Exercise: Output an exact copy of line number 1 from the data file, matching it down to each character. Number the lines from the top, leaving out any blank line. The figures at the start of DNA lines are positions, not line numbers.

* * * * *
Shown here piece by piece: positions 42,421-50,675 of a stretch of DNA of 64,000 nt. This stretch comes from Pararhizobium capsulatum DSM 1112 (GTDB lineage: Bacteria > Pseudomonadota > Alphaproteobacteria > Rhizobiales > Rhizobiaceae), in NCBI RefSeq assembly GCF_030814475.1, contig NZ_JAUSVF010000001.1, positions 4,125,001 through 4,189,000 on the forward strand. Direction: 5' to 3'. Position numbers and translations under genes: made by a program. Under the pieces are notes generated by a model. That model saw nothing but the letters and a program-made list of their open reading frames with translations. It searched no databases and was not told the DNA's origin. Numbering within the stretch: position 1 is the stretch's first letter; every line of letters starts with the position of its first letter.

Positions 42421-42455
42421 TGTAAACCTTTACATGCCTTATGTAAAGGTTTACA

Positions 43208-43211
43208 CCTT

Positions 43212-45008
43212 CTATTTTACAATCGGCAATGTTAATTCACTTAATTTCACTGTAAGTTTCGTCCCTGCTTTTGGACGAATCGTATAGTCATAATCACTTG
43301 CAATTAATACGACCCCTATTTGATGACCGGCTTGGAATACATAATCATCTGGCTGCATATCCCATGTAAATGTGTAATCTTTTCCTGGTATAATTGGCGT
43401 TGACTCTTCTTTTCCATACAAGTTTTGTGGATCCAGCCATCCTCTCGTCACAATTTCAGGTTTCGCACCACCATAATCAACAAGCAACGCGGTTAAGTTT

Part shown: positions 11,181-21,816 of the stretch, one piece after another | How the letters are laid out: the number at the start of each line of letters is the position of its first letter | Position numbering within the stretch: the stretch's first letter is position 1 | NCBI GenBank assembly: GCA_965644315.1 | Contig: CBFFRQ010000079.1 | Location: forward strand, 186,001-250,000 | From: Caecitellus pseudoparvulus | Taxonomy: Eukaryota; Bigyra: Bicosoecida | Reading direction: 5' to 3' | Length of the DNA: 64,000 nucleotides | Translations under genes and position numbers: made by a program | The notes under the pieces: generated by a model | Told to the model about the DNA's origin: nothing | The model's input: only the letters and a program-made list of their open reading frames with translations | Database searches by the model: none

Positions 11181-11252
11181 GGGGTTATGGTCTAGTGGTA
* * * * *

Shown here piece by piece: positions 42,421-50,675 of a stretch of DNA of 64,000 nt. This stretch comes from Pararhizobium capsulatum DSM 1112 (GTDB lineage: Bacteria > Pseudomonadota > Alphaproteobacteria > Rhizobiales > Rhizobiaceae), in NCBI RefSeq assembly GCF_030814475.1, contig NZ_JAUSVF010000001.1, positions 4,125,001 through 4,189,000 on the forward strand. Direction: 5' to 3'. Position numbers and translations under genes: made by a program. Under the pieces are notes generated by a model. That model saw nothing but the letters and a program-made list of their open reading frames with translations. It searched no databases and was not told the DNA's origin. Numbering within the stretch: position 1 is the stretch's first letter; every line of letters starts with the position of its first letter.